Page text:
2020-03-03 22:00:00
2020-04-02 18:00:00

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Coworker Corner: Dion Brown

Coworker Corner: Dion Brown

Above everything else, Dion Brown always knew that he wanted to help people. And as a care manager in AfterCare, he has the opportunity to help countless of former Mercy Home youth and their families—but his passion started long before that.

He attended Northern Illinois University, where he played football and originally majored in athletic training. However, his schedule didn’t allow for the rigorous out-of-class requirements of the major, so he switched to physical therapy. Unfortunately, the major was discontinued due to low enrollment, so Dion decided to transfer to Western Illinois University so he could continue pursuing that degree. He immediately loved the quieter environment at Western’s campus.

“It was further away from Chicago, quiet, kind of therapeutic, and allowed me focus,” he remembered.

But bad luck struck again—the physical therapy program was also discontinued at Western, again due to low enrollment. Dion decided to pursue instead a degree in kinesiology with a minor in business management.

“My ultimate goal was [that] I wanted to do something to help people,” he explained.

Dion always had a strong interest in the sciences, so kinesiology was a great fit. He furthered his knowledge by becoming certified as a pharmacy technician. But it wasn’t until he found Mercy Home after graduation that he really found his niche.

After learning of Mercy Home through a relative who worked there, Dion eventually took an open position opened in Speh Home.

“I kind of got thrown right into the mix because at that time, [they were] short of staff,” Dion explained.

Dion described the beginning of his time in Speh Home as a “crash course,” where he quickly learned everything he needed to know to care for our young men.

“I think that molded and shaped me to be there six years in Speh Home,” he said as he reflected on that time period.

“My ultimate goal was that I wanted to do something to help people.”

During his time in Speh Home, Dion became interested in the process in which our kids transitioned to older programs. He decided that he wanted to experience working with older boys, and applied for a position in Kelly Home, where he stayed for six years.

Despite the common thought that dealing with older boys would be easier, Dion actually found that it brought a set of new challenges.

“You’re meeting young men who are set in a lot of ways, [many] of them have been in situations where they were the adult in their household and they had to kind of fend for themselves,” he explained. “So the level of trust is a lot harder to earn.”

After six years in Kelly Home, Dion again became interested in the transition process, but this time in what happened to our kids when they transitioned out of Mercy Home.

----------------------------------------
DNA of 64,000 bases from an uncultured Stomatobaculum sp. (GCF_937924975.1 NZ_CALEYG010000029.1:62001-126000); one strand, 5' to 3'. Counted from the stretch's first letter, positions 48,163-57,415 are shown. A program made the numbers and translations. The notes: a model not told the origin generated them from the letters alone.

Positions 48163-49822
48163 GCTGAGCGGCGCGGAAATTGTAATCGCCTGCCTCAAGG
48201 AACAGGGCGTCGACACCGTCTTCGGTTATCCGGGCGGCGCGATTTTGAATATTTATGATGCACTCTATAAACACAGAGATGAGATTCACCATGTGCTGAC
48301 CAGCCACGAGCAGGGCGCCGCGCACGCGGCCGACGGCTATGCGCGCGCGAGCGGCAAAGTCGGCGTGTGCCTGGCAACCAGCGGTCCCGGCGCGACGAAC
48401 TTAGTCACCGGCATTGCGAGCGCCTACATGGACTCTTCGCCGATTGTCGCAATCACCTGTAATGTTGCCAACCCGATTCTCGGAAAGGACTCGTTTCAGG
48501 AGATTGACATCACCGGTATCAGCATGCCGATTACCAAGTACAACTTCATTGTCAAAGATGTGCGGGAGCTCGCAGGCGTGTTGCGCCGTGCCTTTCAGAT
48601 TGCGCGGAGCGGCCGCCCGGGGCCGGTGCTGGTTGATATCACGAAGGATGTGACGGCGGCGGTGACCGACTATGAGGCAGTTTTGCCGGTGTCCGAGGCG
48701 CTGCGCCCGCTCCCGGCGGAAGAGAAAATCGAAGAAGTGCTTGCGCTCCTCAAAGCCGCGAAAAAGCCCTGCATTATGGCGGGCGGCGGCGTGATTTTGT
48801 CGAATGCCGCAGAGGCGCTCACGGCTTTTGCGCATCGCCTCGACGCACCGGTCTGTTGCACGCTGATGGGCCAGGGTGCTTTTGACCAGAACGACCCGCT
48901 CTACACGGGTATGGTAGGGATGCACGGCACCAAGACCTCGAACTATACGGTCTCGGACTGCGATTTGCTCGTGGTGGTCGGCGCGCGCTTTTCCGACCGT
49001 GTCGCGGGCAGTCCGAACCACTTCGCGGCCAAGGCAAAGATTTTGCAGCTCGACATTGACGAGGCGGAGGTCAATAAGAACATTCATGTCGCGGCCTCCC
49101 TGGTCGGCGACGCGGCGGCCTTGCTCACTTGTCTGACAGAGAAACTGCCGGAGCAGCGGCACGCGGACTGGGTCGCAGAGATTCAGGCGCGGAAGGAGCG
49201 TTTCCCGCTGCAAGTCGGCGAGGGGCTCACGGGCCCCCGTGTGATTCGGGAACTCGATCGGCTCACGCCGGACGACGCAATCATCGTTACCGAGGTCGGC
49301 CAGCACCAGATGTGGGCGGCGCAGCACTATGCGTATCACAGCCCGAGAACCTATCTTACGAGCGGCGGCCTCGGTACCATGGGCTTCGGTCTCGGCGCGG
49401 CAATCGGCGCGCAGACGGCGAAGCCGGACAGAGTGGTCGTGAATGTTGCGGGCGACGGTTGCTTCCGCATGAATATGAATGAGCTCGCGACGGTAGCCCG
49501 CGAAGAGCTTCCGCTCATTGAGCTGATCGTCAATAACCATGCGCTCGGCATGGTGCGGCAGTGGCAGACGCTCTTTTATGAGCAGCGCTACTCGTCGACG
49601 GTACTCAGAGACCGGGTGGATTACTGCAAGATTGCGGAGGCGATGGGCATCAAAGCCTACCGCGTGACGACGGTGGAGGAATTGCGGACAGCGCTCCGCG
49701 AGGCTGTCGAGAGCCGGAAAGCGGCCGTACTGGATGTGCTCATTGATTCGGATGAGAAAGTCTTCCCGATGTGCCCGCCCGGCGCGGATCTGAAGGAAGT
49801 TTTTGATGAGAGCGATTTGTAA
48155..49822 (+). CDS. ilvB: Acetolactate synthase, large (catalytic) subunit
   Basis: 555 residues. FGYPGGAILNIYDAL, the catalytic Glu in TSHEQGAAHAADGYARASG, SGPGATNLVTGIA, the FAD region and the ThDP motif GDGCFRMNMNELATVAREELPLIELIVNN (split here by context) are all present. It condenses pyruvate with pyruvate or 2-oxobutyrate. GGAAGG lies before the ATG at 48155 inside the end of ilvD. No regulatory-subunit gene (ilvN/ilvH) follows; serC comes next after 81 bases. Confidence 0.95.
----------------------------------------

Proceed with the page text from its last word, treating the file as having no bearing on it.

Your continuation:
“You know, none of the guys that were transitioning had families and [I] kind of wanted to see one of them on the other side. … [And I] really wanted to keep contact with a lot of people just to see how they’re doing. And [working in AfterCare] allows you to do that.”

As a care manager, Dion has many responsibilities, including helping members navigate their educational and vocational futures, as well as connecting them with resources in the community. He also is able to work with families, which is something he especially enjoyed since his time in Speh Home.

“I love working with the families,” he said. “If you ever [live] at Mercy Home, you’re automatically a member of AfterCare. But who you identify as family is also a member, and that’s what I like—to really pass along resources and assistance that you can give their family.”

Dion’s time in Speh and Kelly homes has also helped him when he runs into them as members of AfterCare. He has the benefit of already knowing their story, he explained.

“I love working with the families. If you ever live at Mercy Home, you’re automatically a member of AfterCare. But who you identify as family is also a member, and that’s what I like—to really pass along resources and assistance that you can give their family.”

“And then I can do a better job of assessing what’s going on because I do know them, I do know their tendencies and I do know their struggles and I do know their strengths. So it’s easier to put a plan together that’s conducive to them.”

Dion is still in contact with some of the men who lived in his programs—in fact, he recently received a letter from of them thanking him for his support.

“I felt really good because you really don’t know how much a difference you make in these people’s lives,” he said. “And it makes me feel proud. It makes me feel like, this is why I’m doing what I’m doing.”

Dion is also sure to mention the mentors he had throughout his 15 years at Mercy Home—Nicole, Daniel, Monti Clayton, Monica Payton Cook, and Torono Moore.

“All of those people were so inspirational, and I learned so much from all of [them]. I wouldn’t be here today and feel confident in the skin that I’m in [without them]. A lot of the things I’ve learned I’ve learned from them.

And though he didn’t end up in the science field like he originally planned, he is still happy with where he ended up.

“I felt that there was a need and I got to help people and I got to help young people and communities that were diverse,” he said.

“My mom, my grandmother, they’re outstanding women [and] they taught me that if you can help, it doesn’t necessarily have to be monetarily speaking. You can just be helping with the tools and the gifts that you have. And being here has kind of spoken to that, which is why I love my job. It’s why I love what I do.”

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